It's okay to not be okay
That's the message a comic, released on World Suicide Prevention Day, delivers with a superhero battling depression
If you are unacquainted with Super Commando Dhruva, a quick Google search will bring up imagery of a muscular man with indomitable spirit. Dhruva was conceived in the late 1980s, and has arguably been Raj Comics' most popular and critically acclaimed character. So, when the publishing house, India's largest for comics, released a short webcomic titled Super Commando Dhruva: The Struggle with Depression in light of World Suicide Prevention Day [observed on September 10], it had fans both intrigued and raving.
The free webcomic was conceptualised in August and took 10 days to illustrate. It also features a colour palette distinct from the other Dhruva comics
The spoiler alert here is in the title. Dhruva is confronted with a depressive episode and that's what the first half of the 15-pager depicts. The memo, for artist Aswin Amarnath R, was to keep the setting hazy. His face buried in his palms, the superhero is occupied with an overwhelming sense of worry and failure; the important question here being, 'How can I be weak when great things are expected of me?'
But it is in his acknowledgment, of being a superhero spiralling downward, that readers begin to wonder, 'Wait, can't superheroes experience a downward spiral? And then the thought sinks in — mental illness is not a weakness, and the belief that depression is for the 'weak' is a fallacy. For writers Manoj Gupta and Ayush Gupta, the aim wasn't to spread awareness about mental illness but instead, to normalise it. "I had been thinking about a comic on the subject having seen friends and family members fight it. By talking to them, I observed that there was this unspoken shame, and understood the importance of seeking help," Ayush elaborates. Among the Raj Comics characters, Dhruva proved to be a good choice for this comic as he's the strongest of the lot, yet doesn't have any supernatural powers. He solves crimes solely by using his intelligence.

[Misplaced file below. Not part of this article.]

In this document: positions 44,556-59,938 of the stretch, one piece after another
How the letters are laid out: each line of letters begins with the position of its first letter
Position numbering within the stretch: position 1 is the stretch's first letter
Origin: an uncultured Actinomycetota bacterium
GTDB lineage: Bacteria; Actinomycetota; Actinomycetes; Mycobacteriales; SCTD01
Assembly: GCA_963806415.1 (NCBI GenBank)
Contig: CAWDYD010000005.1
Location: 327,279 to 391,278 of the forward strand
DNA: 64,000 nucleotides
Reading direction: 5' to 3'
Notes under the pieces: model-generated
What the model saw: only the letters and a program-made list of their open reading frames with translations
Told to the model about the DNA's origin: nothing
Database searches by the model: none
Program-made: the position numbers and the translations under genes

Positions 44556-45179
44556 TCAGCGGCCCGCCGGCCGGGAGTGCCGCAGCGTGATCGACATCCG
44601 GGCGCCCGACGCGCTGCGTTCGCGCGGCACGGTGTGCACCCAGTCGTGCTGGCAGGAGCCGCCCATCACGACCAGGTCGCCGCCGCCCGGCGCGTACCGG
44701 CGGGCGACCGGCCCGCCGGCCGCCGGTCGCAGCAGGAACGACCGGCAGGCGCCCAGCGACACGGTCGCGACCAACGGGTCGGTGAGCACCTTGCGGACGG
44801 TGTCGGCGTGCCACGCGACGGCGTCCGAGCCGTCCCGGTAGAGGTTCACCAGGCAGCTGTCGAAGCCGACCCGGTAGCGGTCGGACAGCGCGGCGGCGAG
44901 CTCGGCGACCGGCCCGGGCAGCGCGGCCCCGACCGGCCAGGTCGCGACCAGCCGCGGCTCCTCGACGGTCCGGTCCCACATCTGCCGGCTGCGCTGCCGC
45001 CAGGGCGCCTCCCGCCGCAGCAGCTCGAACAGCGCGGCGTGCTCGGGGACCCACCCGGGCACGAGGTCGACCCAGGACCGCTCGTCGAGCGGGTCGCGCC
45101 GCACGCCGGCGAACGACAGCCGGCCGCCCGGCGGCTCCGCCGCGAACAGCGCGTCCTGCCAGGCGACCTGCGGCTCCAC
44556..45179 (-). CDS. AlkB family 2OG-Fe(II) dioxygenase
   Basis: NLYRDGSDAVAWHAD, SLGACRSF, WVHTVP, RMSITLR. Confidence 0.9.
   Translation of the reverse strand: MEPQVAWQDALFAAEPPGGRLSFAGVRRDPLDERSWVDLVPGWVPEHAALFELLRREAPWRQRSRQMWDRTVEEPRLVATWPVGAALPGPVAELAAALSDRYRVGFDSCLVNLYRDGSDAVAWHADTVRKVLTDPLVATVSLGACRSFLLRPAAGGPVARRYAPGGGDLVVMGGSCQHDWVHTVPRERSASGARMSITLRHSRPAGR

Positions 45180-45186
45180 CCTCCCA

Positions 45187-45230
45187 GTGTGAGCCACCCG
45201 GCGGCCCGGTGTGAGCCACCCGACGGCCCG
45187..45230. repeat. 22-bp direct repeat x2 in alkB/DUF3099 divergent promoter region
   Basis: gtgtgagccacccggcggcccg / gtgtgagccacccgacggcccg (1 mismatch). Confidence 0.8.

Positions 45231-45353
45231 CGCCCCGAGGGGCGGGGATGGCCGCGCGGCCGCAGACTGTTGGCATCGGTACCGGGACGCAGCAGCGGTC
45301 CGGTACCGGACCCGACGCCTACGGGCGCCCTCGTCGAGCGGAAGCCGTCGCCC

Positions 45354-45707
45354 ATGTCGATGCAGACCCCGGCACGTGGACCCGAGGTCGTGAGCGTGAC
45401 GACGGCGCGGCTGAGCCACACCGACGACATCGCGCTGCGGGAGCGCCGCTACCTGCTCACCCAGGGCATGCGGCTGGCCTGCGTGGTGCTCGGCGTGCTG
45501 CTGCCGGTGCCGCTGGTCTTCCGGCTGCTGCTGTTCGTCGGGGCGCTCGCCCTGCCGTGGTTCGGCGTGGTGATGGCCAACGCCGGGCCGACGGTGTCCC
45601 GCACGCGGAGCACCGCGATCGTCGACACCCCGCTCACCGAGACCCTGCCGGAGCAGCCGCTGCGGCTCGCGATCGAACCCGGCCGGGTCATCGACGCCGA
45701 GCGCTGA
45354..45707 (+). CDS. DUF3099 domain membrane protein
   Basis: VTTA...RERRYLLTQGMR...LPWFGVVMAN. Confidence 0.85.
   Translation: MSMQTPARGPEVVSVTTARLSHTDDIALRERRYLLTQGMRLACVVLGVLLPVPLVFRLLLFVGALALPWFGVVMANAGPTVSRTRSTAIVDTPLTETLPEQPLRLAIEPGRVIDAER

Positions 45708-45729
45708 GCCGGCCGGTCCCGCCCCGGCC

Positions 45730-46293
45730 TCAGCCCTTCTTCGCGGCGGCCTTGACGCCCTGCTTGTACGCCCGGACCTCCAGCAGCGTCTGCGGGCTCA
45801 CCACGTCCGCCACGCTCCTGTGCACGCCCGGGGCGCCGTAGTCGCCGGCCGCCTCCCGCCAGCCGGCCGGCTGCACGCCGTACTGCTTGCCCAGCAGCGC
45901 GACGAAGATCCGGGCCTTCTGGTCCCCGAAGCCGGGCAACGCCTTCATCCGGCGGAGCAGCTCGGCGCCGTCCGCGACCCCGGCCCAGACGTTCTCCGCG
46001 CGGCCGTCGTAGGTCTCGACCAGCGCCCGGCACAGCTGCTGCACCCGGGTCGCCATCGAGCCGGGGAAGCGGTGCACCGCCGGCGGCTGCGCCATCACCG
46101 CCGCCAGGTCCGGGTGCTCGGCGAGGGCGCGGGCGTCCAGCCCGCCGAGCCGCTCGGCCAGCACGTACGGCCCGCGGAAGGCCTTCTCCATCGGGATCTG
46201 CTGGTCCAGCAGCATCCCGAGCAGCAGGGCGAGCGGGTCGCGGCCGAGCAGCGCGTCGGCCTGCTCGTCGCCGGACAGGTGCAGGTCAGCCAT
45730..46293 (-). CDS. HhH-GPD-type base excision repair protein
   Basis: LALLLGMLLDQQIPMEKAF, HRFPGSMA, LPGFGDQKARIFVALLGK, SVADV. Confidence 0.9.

Eventually, the superhero is able to pick himself up, which Aswin shares, is evident through the illustration as well. "I made a conscious choice to show that his eyelids were either shut or blank in the first half. As he begins to feel better, that changes," he says. Dhruva's glimmer of hope comes from a stranger, as opposed to a friend or family member, which, Ayush says, was also a conscious choice: "People close to you are not your only source of help. The point is when you help people, you shouldn't do it for the sake of it. At the end, the book provides a call to action with a list of suicide helplines because we don't want you to just read and forget about it."
Log on to rajcomics.net/supercommandodhruva-mentalhealth (to read)
More comics to check out
Laugh & Learn with Dr Parikh: Study and Exam Skills - Written by psychiatrist Dr Samir Parikh, it helps kids deal with social and emotional challenges, such as exam stress.
Log on to amazon.in
It's All Absolutely Fine - Artist Ruby Elliot captures day-to-day struggles with mental health.
Log on to flipkart.com
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